A funny thing happens when you approach 30. You’re kind of forced to take stock of your life. However, I’m not someone who worries about goalposts. I don’t really believe in marriage, although I’m a big fan of weddings (people are forced to give you presents and tell you that you’re pretty? HELLO). I’m a very happy aunty who’s never wanted kids. I’ll buy a house either when I’m partnered up or I can afford one on a deeply average income… while somehow still affording rent because hell knows I’m not moving back to the South Coast of NSW to live with my parents.
So I don’t believe in goalposts, but I do have hopes. And as we’ve previously established, I am a romantic. I may not want tradition, but I do want a companion to go through this dumb thing called life with – and not just so I can afford a house. I found myself approaching 30, living in a small coastal town, surrounded by my friends, who are the greatest people on planet earth, but also apart from my friends in some ways. Because every person in my group was in a committed relationship, and I realised I was beginning to live their settled lives, when I myself did not have any desire to settle in to the life I had. I was living in an area I had almost no chance of meeting someone I had things in common with. So, I had a choice. I could move to Sydney, where I’d worked for 8 years, and which I hated, or I could just call time and move to Melbourne, which I loved, and where a beautiful nephew was himself about to be born. It was a tough choice (see aforementioned greatest people on planet earth), but one where I saw a lot of opportunity. I’d connected with so many people in Melbourne before in my life. This is where it’s going to happen to for me, I thought.
So, what’s happened since then? Well, I was on Tinder for a while last year. Both half-seriously, and then continuing my Tinder Trends series while I was unemployed. Then I got a job and got exhausted by Tinder. Ugggggh it’s so awful on there guys. The trends are never good. I dipped my toe in Bumble and mostly found more of the same. But here’s the thing: I have met a whole bunch of awesome – generally straight – women in Melbourne. Outside of work, I have met no men who are not boyfriends of said women. I’m not a big believer in office romances, partly because I’ve seen things go wrong and also because my mother met both her husbands at work (yep) and both of those were hellllla ill-advised. Also I am a big weirdo at work and pull a lot of faces at my desk while swearing at my computer. I don’t think it’s charming. ANYWAY. What I’m saying is I am not organically meeting people who I would date here in Melbourne, the land of opportunity.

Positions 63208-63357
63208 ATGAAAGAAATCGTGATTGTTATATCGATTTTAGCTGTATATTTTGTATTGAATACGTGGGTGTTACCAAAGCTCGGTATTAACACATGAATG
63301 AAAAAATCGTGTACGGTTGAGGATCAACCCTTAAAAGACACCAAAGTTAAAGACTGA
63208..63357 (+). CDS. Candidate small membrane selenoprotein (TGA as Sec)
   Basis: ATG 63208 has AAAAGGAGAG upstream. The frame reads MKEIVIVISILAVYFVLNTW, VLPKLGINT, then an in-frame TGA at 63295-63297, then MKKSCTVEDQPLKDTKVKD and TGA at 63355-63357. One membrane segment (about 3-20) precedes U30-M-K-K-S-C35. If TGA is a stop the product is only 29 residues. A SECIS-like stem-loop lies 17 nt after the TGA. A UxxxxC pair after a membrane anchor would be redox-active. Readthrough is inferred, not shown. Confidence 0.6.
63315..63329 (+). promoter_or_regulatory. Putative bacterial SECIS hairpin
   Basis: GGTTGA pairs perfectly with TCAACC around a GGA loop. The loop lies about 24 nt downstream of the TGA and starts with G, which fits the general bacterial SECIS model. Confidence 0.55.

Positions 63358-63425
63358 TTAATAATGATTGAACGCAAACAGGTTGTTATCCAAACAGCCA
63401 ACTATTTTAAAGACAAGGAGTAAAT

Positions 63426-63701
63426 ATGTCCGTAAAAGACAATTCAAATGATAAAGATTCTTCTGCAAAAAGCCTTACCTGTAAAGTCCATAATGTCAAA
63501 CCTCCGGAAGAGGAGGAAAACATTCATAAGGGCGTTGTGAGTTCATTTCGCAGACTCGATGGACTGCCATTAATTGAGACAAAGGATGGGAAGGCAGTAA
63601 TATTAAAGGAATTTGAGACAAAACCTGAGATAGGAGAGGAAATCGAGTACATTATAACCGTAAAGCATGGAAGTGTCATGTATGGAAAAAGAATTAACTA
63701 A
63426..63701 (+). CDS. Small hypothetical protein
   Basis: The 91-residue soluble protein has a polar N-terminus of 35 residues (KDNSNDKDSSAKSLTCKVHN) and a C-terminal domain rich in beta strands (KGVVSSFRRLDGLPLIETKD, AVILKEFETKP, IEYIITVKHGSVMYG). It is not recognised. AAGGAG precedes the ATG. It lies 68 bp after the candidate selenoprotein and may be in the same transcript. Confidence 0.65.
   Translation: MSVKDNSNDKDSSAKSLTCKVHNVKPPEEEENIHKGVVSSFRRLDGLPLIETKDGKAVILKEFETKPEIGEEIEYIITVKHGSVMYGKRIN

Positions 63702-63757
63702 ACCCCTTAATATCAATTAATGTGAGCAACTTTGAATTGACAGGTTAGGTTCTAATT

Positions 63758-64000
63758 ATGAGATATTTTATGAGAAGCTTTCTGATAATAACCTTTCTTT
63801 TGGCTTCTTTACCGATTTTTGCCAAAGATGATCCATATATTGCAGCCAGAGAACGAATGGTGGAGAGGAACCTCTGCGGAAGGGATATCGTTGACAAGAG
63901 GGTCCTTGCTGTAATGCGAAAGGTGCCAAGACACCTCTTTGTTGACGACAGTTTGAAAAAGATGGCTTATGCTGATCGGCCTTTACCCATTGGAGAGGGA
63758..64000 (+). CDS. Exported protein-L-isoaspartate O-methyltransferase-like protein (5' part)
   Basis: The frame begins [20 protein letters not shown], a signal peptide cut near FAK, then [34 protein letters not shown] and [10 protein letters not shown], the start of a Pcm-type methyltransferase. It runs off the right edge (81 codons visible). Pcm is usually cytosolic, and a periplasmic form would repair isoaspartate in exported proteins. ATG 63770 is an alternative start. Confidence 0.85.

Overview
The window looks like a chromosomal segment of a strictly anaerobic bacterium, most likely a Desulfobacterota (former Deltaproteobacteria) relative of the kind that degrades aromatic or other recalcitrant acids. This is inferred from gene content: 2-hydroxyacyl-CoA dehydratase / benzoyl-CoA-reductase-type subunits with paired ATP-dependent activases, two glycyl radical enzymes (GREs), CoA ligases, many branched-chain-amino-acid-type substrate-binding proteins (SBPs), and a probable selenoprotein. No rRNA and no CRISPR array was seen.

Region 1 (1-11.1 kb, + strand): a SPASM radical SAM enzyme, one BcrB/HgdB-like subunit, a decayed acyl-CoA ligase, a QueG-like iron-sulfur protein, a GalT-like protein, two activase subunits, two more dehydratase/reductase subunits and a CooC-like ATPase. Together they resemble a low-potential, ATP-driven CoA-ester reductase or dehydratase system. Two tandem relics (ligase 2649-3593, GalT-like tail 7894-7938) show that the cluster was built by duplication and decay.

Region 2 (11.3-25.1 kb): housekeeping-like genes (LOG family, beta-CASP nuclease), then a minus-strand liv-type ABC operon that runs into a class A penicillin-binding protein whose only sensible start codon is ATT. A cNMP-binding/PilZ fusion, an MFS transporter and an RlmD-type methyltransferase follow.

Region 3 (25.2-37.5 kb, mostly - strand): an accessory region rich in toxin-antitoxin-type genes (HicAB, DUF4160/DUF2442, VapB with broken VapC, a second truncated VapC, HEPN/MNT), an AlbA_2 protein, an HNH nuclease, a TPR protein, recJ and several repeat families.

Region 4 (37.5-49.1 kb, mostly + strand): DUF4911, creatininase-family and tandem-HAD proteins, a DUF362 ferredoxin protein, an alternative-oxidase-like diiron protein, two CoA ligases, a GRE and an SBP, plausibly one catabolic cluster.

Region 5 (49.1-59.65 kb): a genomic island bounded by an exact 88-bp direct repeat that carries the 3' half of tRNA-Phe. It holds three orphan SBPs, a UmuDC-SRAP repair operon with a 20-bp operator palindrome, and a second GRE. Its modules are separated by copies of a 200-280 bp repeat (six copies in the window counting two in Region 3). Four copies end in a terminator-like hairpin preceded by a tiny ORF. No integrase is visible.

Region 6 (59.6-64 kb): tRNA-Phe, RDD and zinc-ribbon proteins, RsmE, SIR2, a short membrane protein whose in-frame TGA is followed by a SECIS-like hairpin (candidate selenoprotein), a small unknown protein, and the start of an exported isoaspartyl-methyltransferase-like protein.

Last night as I was standing in the shower, where I do my best thinking, I was pondering that clearly I am going to need to download Tinder in a couple of months when I go to Europe (goodbye, probably about a fifth of a non-existent housing deposit for the mortgage I could never service and would never get). Not because I am planning to casually fuck my way across the Continent, but because of my natural human curiosity about the people I will in no way be talking to in public spaces, because I actually care about my safety. I just…want to know what my options would be, if I were local.
But then, of course, you know where this is going. Because in the next breath, I realised I wasn’t even finding out what my options are now. Where I live. Nothing makes me wildly keen on the idea of dating (shaving my legs? Trying not to swear as much as I actually do? Praying I don’t get murdered?), and I really don’t mind waiting, but at some point I’m probably going to have to realise that the right person for me is not going to appear in my lounge room while I’m watching Younger.
If Silicon Valley could get on with *that* app, though…